"This book suggests a fresh hearing of the Gospel in the traditions of the Old Testament. Israel's affirmation of faith is many-sided. One of the dimensions which has been largely neglected in our use of Scripture are those traditions which affirm the world, celebrate culture, and affirm human responsibility and capability. Such affirmations from the Bible sound strange to our ears, but they are no less scriptural and no less Gospel. This stress and the literature which express it are, of course, not all of Scripture but they are an important element. I have argued here that for our moment in cultural history, these elements in Scripture provide our best opportunity to make contact between biblical faith and the culture in which we do our 'faithing.' "To that end I have tried to penetrate the teaching and intention of the wisdom traditions, especially as they are embodied in the book of Proverbs. The study of the wisdom traditions of the Old Testament is only beginning and there are many unresolved questions. But we knowenough to suggest some directions for theological reflection. On the basis of the wisdom traditions I have tried to pay attention to the cultural world in which they had meaning, for that world was not unlike our own." --from the Foreword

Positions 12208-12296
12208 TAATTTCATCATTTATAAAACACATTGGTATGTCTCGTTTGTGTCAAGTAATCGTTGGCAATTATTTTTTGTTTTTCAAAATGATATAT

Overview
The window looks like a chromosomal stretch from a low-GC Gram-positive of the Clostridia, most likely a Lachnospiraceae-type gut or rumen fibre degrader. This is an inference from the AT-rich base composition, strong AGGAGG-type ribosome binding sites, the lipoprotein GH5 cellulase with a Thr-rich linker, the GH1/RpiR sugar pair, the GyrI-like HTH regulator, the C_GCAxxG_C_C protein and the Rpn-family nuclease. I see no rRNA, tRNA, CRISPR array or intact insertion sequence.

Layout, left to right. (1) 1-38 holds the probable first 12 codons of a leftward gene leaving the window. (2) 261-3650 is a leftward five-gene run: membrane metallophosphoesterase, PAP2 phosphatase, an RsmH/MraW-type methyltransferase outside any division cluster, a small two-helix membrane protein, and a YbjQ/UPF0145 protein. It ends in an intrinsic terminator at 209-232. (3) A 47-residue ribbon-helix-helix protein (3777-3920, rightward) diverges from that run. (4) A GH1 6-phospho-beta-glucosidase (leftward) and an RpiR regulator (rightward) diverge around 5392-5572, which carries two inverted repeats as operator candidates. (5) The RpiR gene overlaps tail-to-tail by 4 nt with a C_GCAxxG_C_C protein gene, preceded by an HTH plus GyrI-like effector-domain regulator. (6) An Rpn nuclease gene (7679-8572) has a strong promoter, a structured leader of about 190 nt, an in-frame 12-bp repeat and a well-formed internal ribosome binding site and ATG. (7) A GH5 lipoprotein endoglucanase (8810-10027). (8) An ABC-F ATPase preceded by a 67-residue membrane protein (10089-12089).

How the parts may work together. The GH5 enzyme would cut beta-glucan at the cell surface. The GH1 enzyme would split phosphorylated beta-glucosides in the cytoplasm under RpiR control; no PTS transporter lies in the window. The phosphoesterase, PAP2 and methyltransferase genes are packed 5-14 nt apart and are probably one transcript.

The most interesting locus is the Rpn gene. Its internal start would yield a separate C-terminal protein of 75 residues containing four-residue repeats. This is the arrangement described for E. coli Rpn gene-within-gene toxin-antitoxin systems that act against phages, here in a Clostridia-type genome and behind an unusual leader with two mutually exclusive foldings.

1. Religious Despisers of Culture 2. The Trusted Creature 3. Theology Fit for a King 4. Tempted to Commodities 5. The Meaning and Maturity for Current Theology 6. The Wise Man as a Model for Ministry 7. Uneasy Reflections from a Son of Neoorthodoxy
Walter Brueggemann is William Marcellus McPheeters Professor of Old Testament emeritus at Columbia Theological Seminary in Decatur, Georgia. His is one of the most highly acclaimed interpreters of the biblical text in this generation. Among his many works are 'Theology of the Old Testament,' 'The 19Prophetic Imagination' (2d ed.), 'David's Truth' (2d ed.), 'The Land' (2d ed.), and 'Inscribing the Text.'